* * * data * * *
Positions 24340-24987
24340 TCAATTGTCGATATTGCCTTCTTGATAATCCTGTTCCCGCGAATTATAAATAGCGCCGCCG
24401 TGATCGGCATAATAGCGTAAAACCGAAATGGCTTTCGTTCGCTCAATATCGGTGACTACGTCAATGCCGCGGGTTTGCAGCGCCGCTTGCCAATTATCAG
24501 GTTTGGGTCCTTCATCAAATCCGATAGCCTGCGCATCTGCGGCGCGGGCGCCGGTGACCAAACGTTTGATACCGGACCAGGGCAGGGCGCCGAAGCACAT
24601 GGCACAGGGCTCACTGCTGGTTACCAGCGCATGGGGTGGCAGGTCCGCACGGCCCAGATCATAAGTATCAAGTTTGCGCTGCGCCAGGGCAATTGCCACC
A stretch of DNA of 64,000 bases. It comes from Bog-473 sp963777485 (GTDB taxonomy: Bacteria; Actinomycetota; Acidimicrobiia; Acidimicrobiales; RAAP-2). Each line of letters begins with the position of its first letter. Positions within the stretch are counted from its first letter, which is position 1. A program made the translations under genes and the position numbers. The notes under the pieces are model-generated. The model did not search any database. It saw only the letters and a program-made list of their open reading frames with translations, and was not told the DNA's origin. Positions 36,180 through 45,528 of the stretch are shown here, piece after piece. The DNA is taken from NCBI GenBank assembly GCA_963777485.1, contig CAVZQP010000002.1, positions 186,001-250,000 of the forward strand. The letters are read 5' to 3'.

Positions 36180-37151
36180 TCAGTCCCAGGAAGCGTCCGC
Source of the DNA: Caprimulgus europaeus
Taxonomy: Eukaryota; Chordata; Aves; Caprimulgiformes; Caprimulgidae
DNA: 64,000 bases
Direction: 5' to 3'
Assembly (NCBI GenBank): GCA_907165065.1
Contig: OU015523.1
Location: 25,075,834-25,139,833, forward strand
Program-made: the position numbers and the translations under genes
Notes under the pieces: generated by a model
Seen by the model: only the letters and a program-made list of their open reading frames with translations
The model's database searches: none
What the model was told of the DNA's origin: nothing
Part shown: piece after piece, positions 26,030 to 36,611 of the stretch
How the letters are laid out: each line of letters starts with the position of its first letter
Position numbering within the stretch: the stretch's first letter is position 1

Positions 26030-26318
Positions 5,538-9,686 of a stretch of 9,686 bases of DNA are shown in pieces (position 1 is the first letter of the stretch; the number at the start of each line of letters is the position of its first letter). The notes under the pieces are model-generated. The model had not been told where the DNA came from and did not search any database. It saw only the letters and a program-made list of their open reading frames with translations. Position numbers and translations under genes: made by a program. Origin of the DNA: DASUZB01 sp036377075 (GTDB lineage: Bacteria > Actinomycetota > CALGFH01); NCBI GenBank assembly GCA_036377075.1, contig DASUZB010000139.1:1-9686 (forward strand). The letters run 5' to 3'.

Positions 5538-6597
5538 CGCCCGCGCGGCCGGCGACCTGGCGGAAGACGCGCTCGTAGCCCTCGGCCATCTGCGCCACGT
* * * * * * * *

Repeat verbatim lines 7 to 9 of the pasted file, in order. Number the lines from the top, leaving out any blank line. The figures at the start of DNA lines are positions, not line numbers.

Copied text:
Positions 36180-37151
36180 TCAGTCCCAGGAAGCGTCCGC
Source of the DNA: Caprimulgus europaeus